Wednesday, March 31, 2010

The Who - What's Next

Last night’s Who concert might be the last Who concert. Ever.

The Who performed Quadrophenia on the final night of this years’ Teenage Cancer Trust series of concerts at the Royal Albert Hall in London. Guests included well-known Who fanatic Eddie Vedder and Kasabian’s Tom Meighan; both joined the band at various times separately, and together on “I’ve Had Enough.”

It’s a little shaky, but here’s some fan shot footage of “I’ve Had Enough.”

The Who - Quadrophenia - I've Had Enough The Who - Quadrophenia - I've Had Enough

The Who – I’ve Had Enough
With Eddie Vedder and Tom Meighan
Royal Albert Hall – March 30, 2010

Set List

“I Am the Sea”
“The Real Me”
“Cut My Hair”
“The Punk and the Godfather” (with Eddie Vedder)
“I’m One”
“The Dirty Jobs”
“Helpless Dancer”
“Is It in My Head?”
“I’ve Had Enough” (with Eddie Vedder and Tom Meighan)
“Sea and Sand” (with Eddie Vedder and Tom Meighan)
“Drowned” (Townshend solo)
“Bell Boy” (with Tom Meighan)
“Doctor Jimmy”
“The Rock”
“Love, Reign O’er Me”
Following the band’s appearance at this year’s Super Bowl in Miami, Pete Townshend talked about the March 30 show as being the only gig on the group’s schedule because of his hearing issues. At the time, Townshend said he’d been testing a new in-ear monitoring system that doctors hoped would allow him to hear the band over the ringing in his ears and that, if it failed to be of significant help, he would shut The Who down before risking any further hearing damage. Apparently, it was Neil Young who hooked Pete up with an audiologist that recommended the new system as a potentially viable way to address the issue; beyond the monitors, Pete has revealed that he wears a hearing aid.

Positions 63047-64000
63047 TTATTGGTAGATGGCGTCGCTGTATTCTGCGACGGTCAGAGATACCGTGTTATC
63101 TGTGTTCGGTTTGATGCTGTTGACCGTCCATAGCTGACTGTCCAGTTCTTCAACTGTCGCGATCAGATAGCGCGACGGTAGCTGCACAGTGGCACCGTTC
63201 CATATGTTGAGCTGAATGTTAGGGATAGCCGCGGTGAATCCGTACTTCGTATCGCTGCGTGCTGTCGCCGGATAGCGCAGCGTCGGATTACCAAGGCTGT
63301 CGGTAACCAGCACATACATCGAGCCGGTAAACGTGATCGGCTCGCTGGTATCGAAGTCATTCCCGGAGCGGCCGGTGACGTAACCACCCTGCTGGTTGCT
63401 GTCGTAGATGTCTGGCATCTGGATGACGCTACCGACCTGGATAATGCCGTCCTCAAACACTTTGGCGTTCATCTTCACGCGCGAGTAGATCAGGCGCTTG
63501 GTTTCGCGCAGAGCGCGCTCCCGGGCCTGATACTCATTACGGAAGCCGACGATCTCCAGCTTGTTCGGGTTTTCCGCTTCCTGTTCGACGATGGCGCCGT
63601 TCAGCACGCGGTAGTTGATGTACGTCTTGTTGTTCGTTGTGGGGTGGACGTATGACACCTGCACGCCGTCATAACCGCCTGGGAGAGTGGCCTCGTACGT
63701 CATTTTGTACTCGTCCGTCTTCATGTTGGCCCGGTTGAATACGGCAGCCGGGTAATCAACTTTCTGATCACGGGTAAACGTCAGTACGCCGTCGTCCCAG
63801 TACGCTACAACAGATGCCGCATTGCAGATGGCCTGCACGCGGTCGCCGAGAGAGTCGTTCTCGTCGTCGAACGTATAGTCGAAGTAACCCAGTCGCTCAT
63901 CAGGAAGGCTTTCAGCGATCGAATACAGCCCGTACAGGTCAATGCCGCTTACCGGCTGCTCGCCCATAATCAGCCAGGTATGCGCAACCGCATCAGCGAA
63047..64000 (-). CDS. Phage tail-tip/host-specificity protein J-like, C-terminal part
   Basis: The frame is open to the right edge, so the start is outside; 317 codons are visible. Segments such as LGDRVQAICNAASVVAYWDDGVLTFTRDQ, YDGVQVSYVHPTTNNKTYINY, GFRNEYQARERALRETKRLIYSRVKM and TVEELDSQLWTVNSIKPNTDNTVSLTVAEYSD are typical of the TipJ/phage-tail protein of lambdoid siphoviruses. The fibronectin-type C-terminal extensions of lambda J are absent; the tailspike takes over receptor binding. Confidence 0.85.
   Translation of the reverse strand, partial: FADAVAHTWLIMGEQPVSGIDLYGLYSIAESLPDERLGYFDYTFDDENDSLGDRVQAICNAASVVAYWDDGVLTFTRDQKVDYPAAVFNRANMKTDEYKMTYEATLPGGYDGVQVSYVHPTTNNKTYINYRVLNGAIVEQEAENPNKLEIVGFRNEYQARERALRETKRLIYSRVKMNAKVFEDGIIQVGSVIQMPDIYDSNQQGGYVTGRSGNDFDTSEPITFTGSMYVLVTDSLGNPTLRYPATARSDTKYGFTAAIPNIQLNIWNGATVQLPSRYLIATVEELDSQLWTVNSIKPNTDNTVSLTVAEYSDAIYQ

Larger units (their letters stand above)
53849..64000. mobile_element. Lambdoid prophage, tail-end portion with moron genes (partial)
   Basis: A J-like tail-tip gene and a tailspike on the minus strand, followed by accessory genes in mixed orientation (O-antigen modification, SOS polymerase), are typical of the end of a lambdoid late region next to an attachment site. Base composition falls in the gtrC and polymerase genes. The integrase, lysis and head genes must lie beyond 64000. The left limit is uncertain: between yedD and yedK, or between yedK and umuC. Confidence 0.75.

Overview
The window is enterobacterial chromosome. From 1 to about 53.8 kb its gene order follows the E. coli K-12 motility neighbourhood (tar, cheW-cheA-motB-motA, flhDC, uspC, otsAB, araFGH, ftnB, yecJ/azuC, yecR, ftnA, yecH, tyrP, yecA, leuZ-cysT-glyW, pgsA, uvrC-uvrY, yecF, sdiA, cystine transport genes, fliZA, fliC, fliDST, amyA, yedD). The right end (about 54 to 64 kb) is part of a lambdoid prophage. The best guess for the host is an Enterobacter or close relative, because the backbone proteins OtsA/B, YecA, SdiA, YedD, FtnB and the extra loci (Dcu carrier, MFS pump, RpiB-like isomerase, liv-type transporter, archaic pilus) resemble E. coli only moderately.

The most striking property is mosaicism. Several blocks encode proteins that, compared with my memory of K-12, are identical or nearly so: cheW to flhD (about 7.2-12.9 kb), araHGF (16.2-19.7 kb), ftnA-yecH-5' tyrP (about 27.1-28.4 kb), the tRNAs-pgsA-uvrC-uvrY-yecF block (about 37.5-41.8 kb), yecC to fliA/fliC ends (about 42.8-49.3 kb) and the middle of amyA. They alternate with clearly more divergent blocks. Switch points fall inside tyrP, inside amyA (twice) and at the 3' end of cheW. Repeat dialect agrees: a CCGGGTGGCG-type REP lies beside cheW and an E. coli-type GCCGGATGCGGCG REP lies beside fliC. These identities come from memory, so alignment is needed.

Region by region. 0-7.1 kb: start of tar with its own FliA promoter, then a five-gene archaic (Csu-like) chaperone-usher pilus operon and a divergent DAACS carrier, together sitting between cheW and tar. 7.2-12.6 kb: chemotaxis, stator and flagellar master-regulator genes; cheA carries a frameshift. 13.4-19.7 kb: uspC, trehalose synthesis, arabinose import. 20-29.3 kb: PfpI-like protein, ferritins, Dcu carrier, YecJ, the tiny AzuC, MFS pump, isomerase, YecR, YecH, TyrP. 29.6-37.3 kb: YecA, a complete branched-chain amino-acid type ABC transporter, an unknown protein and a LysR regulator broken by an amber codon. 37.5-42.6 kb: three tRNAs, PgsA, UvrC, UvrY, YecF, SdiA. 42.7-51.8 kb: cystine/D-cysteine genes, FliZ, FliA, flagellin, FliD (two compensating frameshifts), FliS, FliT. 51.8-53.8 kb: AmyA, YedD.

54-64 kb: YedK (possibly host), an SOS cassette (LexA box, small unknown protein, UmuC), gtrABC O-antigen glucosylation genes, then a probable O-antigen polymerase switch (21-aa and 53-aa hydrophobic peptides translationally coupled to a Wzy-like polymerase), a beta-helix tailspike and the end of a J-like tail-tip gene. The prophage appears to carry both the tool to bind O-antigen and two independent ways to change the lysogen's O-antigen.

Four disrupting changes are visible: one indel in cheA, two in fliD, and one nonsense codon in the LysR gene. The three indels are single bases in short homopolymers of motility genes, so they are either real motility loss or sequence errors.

Townshend’s hearing has been affected by playing music so loud for so long that he developed tinnitus years ago.

In simple terms, tinnitus is basically an ongoing high-pitched ringing or buzzing in the ears, even when no external sound is happening – ie. you’re sitting alone in a quiet room and all you can hear is ringing in your ears. Tinnitus is not to be confused with Temporary Hearing Loss (THL), which is caused by many things – including exposure to loud sounds. If you’re like me, you’ve come home to quiet surroundings after a concert and occasionally noticed either a high-pitch ringing sound or muffled hearing due to exposure to high volume and/or being too close to the sound system; you may have some lingering effects the day after the show, but it does disappear, usually within 24 hours or so, depending on the severity.

In terms of the decibel scale, normal conversation levels between people are in the 60-70 dB range; sustained exposure to volumes in the 90-95 dB range can cause hearing loss; sandblasting is measured around 115dB and pain from volume happens at the 125dB level. Jet engines and gun blasts are in the 140 dB range, which is extreme by any measure. If I understand it correctly, an increase of 10 dB level is considered about twice as loud, while a 20 dB increase is four times as loud.